To coincide with Eddie Muller's smartphone walking tour "L.A. Noir," recently released through the application Detours, Eddie cites ten of his favorite noir films set in the City of Angels. (Listed chronologically)
The ne plus ultra of film noir is not only the exemplar of the form, but a quintessential Los Angeles movie. Novelist James M. Cain and screenwriter Raymond Chandler understood the town's oily undercurrents better than most, and Billy Wilder's brilliant directorial shorthand perfectly captures the town's boomtown vibe.
Richard Basehart plays an electronics whiz with a psychopathic streak, in a tale inspired by the real-life postwar crime spree of Erwin "Machine Gun" Walker, a veteran traumatized by his WWII experiences. Costar Jack Webb used this noir-soaked procedural as the template for his Dragnet TV show. Life imitates art imitates life…
One of the masterpieces of noir, directed by its greatest stylist, Robert Siodmak, this is a tragic tale of amour fou set squarely in downtown Los Angeles. The ramshackle bars and homes of Bunker Hill never seemed more darkly glamorous than when ignited by the smoldering passions of Burt Lancaster, Yvonne De Carlo, and Dan Duryea.
The cinema's most melancholy depiction of Hollywood life stars Humphrey Bogart in his most self-revelatory role as volatile screenwriter Dixon Steele, who finds and loses love in the course of his "comeback" job. Not a scenic view of Tinseltown—but a scorched-earth view of human relationships and the creative process.
Hollywood as a cross between film noir and Grand Guignol theatre, with madness forever roiling beneath the parasitic paradise. With this and Double Indemnity to his credit, Billy Wilder was certainly the cinema's most potent conjurer of the soul corruption lurking at the heart of the City of Angels.
Ex-hoofer and former Philip Marlowe (Murder, My Sweet), Dick Powell produced and starred in this lightweight and airtight revenge thriller that's never at a loss for whip-smart wisecracks. Low-budget but fast on its feet, this was shot largely on location in Bunker Hill, and director Robert Parrish gets maximum impact out of the area's unique angles and architecture.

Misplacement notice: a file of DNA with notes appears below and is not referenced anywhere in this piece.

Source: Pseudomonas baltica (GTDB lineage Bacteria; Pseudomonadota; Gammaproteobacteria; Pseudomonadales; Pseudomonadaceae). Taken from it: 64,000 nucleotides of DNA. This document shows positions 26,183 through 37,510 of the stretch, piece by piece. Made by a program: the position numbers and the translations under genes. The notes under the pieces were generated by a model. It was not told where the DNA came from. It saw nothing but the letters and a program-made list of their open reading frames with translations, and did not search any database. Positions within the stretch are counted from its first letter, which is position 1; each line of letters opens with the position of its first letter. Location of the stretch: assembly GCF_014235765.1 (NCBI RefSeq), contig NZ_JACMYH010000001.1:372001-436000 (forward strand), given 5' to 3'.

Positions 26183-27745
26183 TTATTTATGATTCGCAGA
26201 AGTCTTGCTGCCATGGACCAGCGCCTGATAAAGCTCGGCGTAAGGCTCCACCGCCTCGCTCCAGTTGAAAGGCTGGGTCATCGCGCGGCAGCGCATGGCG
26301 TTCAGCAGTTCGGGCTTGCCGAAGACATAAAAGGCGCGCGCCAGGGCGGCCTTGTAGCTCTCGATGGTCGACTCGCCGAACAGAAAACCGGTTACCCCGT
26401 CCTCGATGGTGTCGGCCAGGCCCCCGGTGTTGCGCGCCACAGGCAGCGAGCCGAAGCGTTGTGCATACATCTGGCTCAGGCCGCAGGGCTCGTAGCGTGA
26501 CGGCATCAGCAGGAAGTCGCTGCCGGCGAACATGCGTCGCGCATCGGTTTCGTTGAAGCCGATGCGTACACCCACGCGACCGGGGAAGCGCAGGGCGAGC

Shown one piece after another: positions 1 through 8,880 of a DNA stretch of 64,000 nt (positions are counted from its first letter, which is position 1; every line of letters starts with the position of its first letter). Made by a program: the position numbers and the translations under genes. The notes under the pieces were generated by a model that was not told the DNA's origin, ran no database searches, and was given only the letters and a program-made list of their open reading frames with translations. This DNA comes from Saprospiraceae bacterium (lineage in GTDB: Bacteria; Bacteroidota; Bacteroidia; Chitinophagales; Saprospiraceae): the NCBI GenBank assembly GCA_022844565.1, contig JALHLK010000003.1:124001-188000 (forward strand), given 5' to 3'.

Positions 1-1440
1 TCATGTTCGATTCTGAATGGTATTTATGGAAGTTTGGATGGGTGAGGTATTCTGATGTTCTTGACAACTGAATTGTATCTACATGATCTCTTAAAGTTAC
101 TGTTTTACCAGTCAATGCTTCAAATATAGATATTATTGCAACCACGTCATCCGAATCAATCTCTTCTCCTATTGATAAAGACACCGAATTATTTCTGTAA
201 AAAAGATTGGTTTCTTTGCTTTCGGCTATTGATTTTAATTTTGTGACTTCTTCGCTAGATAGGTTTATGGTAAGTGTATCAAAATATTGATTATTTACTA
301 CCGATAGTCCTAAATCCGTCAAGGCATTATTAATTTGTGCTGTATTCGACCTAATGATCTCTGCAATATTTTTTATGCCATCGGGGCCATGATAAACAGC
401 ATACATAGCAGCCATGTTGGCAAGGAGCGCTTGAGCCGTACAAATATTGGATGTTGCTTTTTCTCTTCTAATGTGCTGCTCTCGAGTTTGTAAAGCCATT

A boy and a girl from the same Iowa town meet in the Promised Land … and it all goes horribly wrong. She's an unhappily married failed actress and he's a materialistic cop with a unique get-rich-quick scheme — bump off her husband. Although Los Angeles is never invoked by name, this is an essential take on Southern California, courtesy of screenwriter extraordinaire Dalton Trumbo.
Director Robert Aldrich and scripter Buzz Bezzerides have a field day subverting Mickey Spillane's novel about a thuggish private eye's search for the Great Whatsit. Few films had used actual L.A. locations to such surreal effect, reaching its apotheosis with a Malibu beach house becoming Ground Zero for nuclear Armageddon.
The cinema's greatest detective story was also the first film to fully capture the Los Angeles that Raymond Chandler so vividly evoked in his Philip Marlowe novels. By commingling historical facts about the city's corrupt origins with a brilliantly realized mystery plot, writer Robert Towne and director Roman Polanski fashioned both the ultimate noir and the essential Los Angeles movie.
Through his extraordinary series of crime novels, L.A.-born James Ellroy has become the bard of Los Angeles, conjuring a fictional saga of the city's shadow history that might someday be taken for fact. By far the best cinematic Ellroy adaptation, Curtis Hanson's 1997 thriller is a worthy successor to Chinatown in its crafty blending of facts and fantasy. It's getting even better with age.
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